Mercado project

Jennifer Hall, senior project manager at Rose Law Group, spoke to the rowdy crowd at an open house about the proposed Mercado Courtyards apartments. (David Minton/Progress Staff Photographer)

A raucous crowd of about 140 residents vented disdain for the proposed Mercado Courtyard apartment complex during a recent open house for the project.

The crowd cheered and applauded each other’s comments against the project earmarked for the intersection of Shea Boulevard and 92nd Street and even broke into argument with those running the Aug. 25 event.

“How much more information does the city council need to hear?” one gentleman who only identifed himself as Mike exclaimed to a loud round of applause. “We don’t want them!”

Current plans for Mercado Courtyard call for 273 apartments one- and two-bedroom units. That comes to a density of 32 units per acre.

It would include 544 parking spots in a garage that is wrapped by buildings.

The three-story building closest to Shea would have its top floor stair-stepped back to make it look like a two story building. The building in the back would be four stories tall and would have a pool on top.

The highest building would be 46 feet. The city currently allows buildings up to 48 feet tall, plus an additional 10 feet for appurtenances on the site.

The project would also have 109,700 square feet of open space – three times what is required by the city – on the 8.52-acre site.

The project also includes renovating the existing 25,000-square foot retail building on the southern portion of the property

The developer, Scottsdale-based Caliber, is proposing a 10% discount on rent to nurses, firefighters, police, EMTs and teachers as well as anybody who works within a mile of the site.

Caliber would also install a traffic signal at the intersection across from the HonorHealth Shea Hospital, at 92nd street and Cochise Drive.

The Mercado Courtyard is the second iteration of the 92 Ironwood project. That project was slated to be voted on during the city council in February when the developer requested a second continuance.

Council denied that request and began debating the merits of the project. The attorney for the project at the time then requested it be pulled from the agenda, meaning it would need to go before the city’s Development Review Board and Planning Commission before it could go to the council.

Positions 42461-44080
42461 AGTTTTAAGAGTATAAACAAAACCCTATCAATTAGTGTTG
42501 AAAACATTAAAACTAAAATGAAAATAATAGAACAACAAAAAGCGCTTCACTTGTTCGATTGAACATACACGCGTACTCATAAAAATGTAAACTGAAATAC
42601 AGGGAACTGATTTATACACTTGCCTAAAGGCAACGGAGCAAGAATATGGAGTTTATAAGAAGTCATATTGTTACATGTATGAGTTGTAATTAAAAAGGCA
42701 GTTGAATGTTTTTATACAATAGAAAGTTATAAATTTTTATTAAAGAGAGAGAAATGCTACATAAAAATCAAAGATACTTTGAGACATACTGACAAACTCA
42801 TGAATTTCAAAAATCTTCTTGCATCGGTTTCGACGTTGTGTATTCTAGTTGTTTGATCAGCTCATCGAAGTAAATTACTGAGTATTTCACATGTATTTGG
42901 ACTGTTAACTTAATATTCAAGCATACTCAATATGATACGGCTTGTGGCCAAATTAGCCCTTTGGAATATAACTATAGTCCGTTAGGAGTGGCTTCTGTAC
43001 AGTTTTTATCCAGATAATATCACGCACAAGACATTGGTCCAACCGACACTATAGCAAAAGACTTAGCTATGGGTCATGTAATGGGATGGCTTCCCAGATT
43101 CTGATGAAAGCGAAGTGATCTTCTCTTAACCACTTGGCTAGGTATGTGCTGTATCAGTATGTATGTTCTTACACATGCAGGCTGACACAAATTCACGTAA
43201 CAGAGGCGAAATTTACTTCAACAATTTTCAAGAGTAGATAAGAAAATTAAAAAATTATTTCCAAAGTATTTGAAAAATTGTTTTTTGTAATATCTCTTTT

The Planning Commission voted 4-3 to recommend approval of a plan that originally consisted of 338 last September and the Design Review Board voted 6-0 to recommend approval earlier that month.

The new iteration of the project has not yet gone before the DRB, planning commission or city council.

Resident Geoff Kull was upset that the new attorney on the project – Jennifer Hall of the Rose Law Group – and representatives of Caliber could not say what rents for the apartments would be.

“Unless you can come up and tell us that a standard rate for a two-bedroom, two-bathroom is around $2,500 now in Scottsdale and you’re reaching to come in at $1,000 or $1,200 – unless you’re ready to tell us that’s the rate you’re prepared to offer … we know what this is really about,” Kull said.

“It’s about developers coming in, putting in a project, making a lot of money and at the end of the day you move away and we’re stuck with what’s here.”

City Councilwoman Kathy Littlefield called the open house “one of the stupidest things I’ve seen a developer do.”

“Bring all these people out here and have no answers, especially when they know ahead of time that folks are not happy with this,” she said. “All they’re doing is making people angry. It’s crazy. It makes no sense to do this. They should have had pictures and they should have had answers.”

Resident Ellen Speranzo wasn’t impressed with the answers from Hall.

“I’m a retired teacher; my daughter is a teacher,” she said. “I understand that teachers, firefighters, and EMTs would benefit from reduced cost housing so I came thinking maybe there’s some good in this because we will be helping nurses and other professionals that we need in our community.